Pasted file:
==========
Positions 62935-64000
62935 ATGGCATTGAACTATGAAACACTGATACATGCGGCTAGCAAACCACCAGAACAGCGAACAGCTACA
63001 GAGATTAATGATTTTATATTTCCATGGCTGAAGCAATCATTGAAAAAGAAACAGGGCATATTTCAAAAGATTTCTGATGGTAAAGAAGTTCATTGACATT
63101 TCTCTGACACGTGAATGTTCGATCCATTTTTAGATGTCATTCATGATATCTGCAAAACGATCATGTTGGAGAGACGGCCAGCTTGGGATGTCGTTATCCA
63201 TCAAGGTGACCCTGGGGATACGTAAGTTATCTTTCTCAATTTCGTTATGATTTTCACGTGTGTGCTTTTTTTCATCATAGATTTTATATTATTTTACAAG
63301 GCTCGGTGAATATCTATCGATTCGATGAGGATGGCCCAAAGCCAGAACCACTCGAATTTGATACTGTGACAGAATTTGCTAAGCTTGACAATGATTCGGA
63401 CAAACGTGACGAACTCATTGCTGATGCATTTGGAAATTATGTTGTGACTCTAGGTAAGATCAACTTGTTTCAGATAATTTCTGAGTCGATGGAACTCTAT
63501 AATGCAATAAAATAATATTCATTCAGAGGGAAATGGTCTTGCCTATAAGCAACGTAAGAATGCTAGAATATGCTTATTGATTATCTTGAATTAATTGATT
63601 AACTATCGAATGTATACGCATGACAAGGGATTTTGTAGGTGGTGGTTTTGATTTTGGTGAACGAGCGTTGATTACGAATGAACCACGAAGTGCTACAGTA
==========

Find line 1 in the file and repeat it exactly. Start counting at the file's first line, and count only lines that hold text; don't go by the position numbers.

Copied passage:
Positions 62935-64000